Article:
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14

The problem turned out to be rather strange and looked like this psuedo code: stream1 = open first excel stream sheet1 = stream1.sheet // get spreadsheet ready for reading if in verbose mode: stream2 = open second excel stream sheet2 = stream2.sheet count++ while sheet2.get_row say "We have $count records" We discovered that if and only ...


13

Inline::C generates XS and builds the generated module. It does this at run-time, although it caches past builds. Inline::C is possibly easier to use, but there are a few downsides. The first time it runs, it slows down startup, it requires permissions to create files at run-time, and it requires the tools to compile the module. Furthermore, it makes it ...


12

I'm not particularly fond of SWIG and prefer to write the interfacing code myself. Perl comes with a sort of pseudo language called 'XS' for interfacing to C or C++. Unfortunately, in order to use it, you will need to know at least C, Perl, and then learn something about the interpreter API, too. If you already know Perl and C well, it's not such a big step. ...


11

For embedding c in perl, you're looking for XS. Extensive documentation on that can be found in perlxs and perlxstut. As for building perl data structures from C, you will have to use the parts of the perlapi that deal with hashes. Much documentation on XS already explains various bits of that. The important parts you're looking for are newHV and hv_store. ...


11

Thanks for putting me on the right track, guys, it turns out I was seriously overthinking this. They just cut out the magic line and don't create the PV. This is all you need to do in Perl 5.12: REGEXP *rx = re_compile(pattern, flags); SV *regex = newRV((SV*)rx); stash = gv_stashpv("Regexp", 0); sv_bless(regex, stash);


10

Check http://www.swig.org : "SWIG is a software development tool that connects programs written in C and C++ with a variety of high-level programming languages. SWIG is used with different types of languages including common scripting languages such as Perl, PHP, Python, Tcl and Ruby."


9

In perlguts, it says: If you know the name of a scalar variable, you can get a pointer to its SV by using the following: SV* get_sv("package::varname", FALSE);


9

Don't. XS is a mechanism to provide a Perl interface to a C function. Don't call the XS function from the C function (for which you'd use call_sv or the like); call the C function from the XS function. Write your recursive C function and keep it outside of the XS code (before the MODULE = line or in a separate .c). Call it from a thin XS wrapper.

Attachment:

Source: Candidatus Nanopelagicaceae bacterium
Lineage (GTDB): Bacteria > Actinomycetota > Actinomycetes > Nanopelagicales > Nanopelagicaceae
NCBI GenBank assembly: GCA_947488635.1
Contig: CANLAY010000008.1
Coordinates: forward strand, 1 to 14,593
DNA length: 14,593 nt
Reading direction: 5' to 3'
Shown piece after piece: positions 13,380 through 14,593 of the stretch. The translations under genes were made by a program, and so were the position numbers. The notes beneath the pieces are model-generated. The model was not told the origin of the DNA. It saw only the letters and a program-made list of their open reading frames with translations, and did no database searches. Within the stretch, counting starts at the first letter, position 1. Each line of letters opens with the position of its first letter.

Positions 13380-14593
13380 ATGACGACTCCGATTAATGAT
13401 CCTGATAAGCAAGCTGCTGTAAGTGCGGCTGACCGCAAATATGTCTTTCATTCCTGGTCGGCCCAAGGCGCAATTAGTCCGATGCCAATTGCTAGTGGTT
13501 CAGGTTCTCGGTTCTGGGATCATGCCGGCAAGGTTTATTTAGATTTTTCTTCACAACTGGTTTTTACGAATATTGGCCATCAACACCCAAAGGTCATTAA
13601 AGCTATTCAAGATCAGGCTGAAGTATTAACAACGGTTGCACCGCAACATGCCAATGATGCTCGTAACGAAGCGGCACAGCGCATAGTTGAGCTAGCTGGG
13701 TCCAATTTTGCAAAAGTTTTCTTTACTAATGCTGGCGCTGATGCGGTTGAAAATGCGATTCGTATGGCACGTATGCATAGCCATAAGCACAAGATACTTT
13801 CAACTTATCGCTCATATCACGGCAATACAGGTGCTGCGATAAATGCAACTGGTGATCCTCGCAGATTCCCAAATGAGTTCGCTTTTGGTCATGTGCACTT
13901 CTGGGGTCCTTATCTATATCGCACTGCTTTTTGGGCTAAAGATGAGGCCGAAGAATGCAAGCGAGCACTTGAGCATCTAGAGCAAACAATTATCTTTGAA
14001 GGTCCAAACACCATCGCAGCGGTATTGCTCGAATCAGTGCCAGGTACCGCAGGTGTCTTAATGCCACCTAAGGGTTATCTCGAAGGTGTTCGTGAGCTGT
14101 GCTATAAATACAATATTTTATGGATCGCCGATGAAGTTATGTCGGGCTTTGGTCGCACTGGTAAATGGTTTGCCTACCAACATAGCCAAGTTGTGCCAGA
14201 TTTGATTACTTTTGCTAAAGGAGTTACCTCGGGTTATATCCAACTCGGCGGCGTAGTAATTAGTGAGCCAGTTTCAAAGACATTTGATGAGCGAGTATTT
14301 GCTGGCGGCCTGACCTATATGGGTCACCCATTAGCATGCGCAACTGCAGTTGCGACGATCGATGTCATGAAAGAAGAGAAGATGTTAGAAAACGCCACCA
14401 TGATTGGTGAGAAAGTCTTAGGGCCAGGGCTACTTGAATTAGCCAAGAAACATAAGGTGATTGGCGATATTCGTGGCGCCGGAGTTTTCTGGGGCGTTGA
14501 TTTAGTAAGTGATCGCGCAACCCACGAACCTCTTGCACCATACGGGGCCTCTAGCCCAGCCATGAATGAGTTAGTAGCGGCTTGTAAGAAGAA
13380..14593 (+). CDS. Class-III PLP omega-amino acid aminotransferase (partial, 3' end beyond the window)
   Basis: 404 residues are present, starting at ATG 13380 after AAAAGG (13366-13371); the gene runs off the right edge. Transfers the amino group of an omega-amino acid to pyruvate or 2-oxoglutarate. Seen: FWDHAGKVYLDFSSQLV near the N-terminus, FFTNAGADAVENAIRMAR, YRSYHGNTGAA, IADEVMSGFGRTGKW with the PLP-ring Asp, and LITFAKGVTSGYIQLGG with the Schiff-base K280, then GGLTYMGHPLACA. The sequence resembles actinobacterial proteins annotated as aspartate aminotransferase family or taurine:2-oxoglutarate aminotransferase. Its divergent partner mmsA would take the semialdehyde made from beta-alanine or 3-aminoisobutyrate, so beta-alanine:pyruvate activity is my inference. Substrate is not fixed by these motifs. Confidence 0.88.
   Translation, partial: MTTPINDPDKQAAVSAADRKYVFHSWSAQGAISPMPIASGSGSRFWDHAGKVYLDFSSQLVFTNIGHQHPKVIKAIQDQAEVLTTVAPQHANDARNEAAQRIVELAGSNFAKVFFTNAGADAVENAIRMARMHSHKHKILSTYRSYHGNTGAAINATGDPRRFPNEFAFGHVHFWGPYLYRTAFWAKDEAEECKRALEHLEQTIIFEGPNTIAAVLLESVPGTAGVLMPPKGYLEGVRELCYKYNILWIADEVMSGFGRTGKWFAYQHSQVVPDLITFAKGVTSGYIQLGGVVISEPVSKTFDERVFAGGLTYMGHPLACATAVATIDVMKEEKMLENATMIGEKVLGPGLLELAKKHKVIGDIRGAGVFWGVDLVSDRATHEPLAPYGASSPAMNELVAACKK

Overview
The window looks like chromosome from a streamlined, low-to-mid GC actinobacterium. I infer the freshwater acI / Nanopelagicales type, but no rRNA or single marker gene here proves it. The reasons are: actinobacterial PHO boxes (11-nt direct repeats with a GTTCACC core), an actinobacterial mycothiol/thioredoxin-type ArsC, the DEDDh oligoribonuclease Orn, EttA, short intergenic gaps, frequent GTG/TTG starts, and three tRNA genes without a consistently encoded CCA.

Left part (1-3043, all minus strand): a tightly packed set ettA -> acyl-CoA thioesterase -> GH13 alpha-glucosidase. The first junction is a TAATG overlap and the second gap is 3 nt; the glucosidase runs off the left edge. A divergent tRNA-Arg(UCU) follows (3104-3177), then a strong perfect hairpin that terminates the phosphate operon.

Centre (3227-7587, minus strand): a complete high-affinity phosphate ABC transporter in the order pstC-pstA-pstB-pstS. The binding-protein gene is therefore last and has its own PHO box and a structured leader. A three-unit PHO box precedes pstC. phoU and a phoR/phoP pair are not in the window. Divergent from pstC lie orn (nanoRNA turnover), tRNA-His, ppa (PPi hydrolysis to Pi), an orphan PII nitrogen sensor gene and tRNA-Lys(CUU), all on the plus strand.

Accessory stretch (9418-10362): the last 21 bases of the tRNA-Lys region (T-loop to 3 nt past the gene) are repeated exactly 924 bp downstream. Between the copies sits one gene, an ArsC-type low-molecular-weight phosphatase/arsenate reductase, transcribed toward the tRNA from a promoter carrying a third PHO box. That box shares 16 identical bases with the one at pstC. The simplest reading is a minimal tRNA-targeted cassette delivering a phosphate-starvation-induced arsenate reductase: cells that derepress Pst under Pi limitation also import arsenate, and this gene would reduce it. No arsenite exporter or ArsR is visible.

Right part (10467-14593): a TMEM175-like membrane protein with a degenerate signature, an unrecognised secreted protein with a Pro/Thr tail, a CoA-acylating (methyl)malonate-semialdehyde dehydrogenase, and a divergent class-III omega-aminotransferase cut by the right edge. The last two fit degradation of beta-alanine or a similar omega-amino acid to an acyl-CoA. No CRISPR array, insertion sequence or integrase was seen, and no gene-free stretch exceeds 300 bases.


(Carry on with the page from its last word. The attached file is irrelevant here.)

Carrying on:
9

Yes! In fact, any language that can be called from C can be used from Perl using XS. Here's a solution to how to do it with an Ada module and ExtUtils::MakeMaker. Setting things up Module tree Let's start by creating a module tree using h2xs: $ h2xs -A -n MyAdaModule Then let's create a subdirectory to hold our Ada files: $ cd MyAdaModule $ mkdir src ...


7

Well, the pattern of "create a template array, do av_make(), then free the template" is not very good -- you'd be much better by simply creating your array with newAV(), av_extend()ing it to the right size, and then doing av_store(newSVnv(...)) for each element. That lets you avoid the intermediate SVtempArray allocations entirely. However, that's not what ...


7

See the Passing Parameters section of perlcall. Arguments are pushed on the Perl stack. call_argv isn't useful for passing anything other than strings. The calling convention would look something like PUSHMARK(SP); mPUSHi(some_integer); mPUSHp(binary_data, len); XPUSHs(some_SV_I_had_laying_around); PUTBACK; call_pv("sub_name", G_DISCARD); or you can use ...


6

skip() is exported from Test::More, which you might have loaded since your executable is named t/tester.pl. What does ref($cursor) yield you? It should be a blessed MyModule::Cursor object, but the "invalid object" error might be suggesting the object was not constructed properly. EDIT: perldiag gives another clue: "in cleanup" signifies that a problem was ...


6

I would normally choose XS, like tsee, but there is also Inline::C (or Inline::CPP in this case). I dislike SWiG and tend to avoid packages built around it.


6

You can't pass a Perl array and have it automagically converted to, say, a C array of ints. You will have to resort to XS and the perlapi to do this. The reason is quite simple: a perl array contains untyped scalars. A C array holds N items of the same type. What you can do is have an XSUB that takes an SV*. SV stands for scalar value. This naturally ...


6